And it makes Sestak look like a buffoon.
According to White House counsel Bob Bauer, Sestak was not offered a job as Secretary of the Navy--that job was given to Ray Mabus prior to Clinton's conversation with Sestak--but simply an uncompensated position "on a Presidential or other Senior Executive Branch Advisory Board."
Sestak looks foolish because that's hardly a high-ranking federal job, as Sestak claimed. But it is quite convenient for the White House.
By saying that Sestak was offered an advisory executive branch position, the White House avoids technically running afoul of the provision of the law that specifies that it is illegal to offer a position "provided for or made possible in whole or in part by any Act of Congress" in exchange for "any political activity."
So, if the White House is telling the truth, Sestak wildly exaggerated what was actually offered to him. And if the White House isn't telling the truth, Sestak wouldn't say otherwise, would he?
Update: Sestak's statement toes the White House line:
"Last summer, I received a phone call from President Clinton. During the course of the conversation, he expressed concern over my prospects if I were to enter the Democratic primary for U.S. Senate and the value of having me stay in the House of Representatives because of my military background. He said that White House Chief of Staff Rahm Emanuel had spoken with him about my being on a Presidential Board while remaining in the House of Representatives. I said no. I told President Clinton that my only consideration in getting into the Senate race or not was whether it was the right thing to do for Pennsylvania working families and not any offer. The former President said he knew I'd say that, and the conversation moved on to other subjects.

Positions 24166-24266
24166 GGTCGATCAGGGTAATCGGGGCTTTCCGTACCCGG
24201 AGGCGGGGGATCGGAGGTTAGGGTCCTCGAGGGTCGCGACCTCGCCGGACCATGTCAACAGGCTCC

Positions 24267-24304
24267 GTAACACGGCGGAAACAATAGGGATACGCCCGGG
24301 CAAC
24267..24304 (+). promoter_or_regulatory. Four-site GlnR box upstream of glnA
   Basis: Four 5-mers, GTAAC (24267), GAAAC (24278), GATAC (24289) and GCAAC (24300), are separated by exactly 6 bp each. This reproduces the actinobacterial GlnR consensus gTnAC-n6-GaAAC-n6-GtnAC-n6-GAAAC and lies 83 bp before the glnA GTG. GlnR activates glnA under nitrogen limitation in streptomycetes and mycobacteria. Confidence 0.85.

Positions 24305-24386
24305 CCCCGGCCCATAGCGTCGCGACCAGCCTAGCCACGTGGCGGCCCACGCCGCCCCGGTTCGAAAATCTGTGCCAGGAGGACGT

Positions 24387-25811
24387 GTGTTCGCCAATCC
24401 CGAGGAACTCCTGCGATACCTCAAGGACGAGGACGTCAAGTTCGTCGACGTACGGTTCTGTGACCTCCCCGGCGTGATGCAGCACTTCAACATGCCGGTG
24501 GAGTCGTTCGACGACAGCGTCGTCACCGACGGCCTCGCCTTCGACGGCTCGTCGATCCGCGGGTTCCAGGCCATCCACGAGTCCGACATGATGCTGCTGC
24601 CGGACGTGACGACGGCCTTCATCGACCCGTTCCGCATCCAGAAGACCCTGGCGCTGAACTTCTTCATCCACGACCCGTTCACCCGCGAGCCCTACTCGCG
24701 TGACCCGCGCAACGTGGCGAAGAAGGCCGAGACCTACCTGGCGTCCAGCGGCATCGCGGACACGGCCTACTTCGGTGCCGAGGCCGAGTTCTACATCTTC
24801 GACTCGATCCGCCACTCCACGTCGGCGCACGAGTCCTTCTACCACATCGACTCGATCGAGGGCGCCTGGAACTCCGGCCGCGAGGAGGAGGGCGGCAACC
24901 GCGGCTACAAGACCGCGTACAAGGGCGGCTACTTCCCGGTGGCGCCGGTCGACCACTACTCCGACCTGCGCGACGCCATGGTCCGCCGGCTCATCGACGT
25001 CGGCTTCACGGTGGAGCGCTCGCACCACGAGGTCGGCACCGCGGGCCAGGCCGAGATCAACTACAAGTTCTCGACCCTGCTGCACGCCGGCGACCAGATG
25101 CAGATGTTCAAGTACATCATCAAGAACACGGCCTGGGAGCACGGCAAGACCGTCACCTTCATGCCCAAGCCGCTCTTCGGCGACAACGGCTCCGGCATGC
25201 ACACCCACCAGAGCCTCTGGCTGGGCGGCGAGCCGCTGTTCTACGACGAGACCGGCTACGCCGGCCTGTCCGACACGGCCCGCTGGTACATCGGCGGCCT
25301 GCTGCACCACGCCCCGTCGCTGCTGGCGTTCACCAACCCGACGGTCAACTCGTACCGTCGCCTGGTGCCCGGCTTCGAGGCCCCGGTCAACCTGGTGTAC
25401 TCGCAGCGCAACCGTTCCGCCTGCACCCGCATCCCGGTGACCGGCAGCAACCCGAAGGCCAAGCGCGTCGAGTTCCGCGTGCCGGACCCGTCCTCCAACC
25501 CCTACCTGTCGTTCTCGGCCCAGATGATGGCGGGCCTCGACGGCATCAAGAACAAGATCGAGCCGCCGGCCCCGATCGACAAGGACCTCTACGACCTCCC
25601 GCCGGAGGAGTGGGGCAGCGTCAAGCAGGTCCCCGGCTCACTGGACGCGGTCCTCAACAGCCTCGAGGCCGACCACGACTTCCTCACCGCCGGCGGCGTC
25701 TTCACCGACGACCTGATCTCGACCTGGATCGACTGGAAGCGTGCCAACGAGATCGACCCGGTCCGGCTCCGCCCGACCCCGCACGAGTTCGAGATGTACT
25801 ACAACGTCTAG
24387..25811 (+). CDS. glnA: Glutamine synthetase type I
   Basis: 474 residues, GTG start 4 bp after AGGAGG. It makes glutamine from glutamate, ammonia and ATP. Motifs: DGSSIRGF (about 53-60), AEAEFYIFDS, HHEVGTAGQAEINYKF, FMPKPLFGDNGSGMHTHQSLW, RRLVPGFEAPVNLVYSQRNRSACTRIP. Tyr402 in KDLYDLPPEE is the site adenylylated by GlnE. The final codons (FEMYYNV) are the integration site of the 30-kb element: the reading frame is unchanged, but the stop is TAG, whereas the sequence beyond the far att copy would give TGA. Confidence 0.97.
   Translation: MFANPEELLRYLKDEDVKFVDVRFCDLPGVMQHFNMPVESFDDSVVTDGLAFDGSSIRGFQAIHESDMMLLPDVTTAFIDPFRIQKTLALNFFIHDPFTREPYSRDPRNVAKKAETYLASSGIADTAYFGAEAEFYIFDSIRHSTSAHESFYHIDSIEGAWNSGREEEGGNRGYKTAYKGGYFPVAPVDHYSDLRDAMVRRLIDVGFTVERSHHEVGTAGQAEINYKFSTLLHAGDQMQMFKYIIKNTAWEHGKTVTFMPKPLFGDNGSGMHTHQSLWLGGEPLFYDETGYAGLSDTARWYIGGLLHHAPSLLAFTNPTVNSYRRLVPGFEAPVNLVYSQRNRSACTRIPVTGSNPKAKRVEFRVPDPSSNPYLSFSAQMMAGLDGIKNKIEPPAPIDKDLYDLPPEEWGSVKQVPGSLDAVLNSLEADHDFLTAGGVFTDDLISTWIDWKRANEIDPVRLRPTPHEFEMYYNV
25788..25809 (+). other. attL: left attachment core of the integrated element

"There are many important challenges facing Pennsylvania and the rest of the country. I intend to remain focused on those issues and continue my fight on behalf of working families."
"The messenger is huge," as one Republican tells Byron York of the White House's deployment of Clinton, "and the message is puny."